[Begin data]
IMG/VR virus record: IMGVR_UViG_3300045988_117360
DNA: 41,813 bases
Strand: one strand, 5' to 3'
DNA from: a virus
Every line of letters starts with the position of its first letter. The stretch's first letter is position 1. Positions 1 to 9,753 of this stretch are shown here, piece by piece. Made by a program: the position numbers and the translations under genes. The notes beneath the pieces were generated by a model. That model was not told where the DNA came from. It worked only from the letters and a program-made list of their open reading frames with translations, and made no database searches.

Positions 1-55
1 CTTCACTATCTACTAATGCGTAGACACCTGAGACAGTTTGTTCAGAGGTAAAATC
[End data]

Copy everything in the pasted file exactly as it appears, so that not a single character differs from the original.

IMG/VR virus record: IMGVR_UViG_3300045988_117360
DNA: 41,813 bases
Strand: one strand, 5' to 3'
DNA from: a virus
Every line of letters starts with the position of its first letter. The stretch's first letter is position 1. Positions 1 to 9,753 of this stretch are shown here, piece by piece. Made by a program: the position numbers and the translations under genes. The notes beneath the pieces were generated by a model. That model was not told where the DNA came from. It worked only from the letters and a program-made list of their open reading frames with translations, and made no database searches.

Positions 1-55
1 CTTCACTATCTACTAATGCGTAGACACCTGAGACAGTTTGTTCAGAGGTAAAATC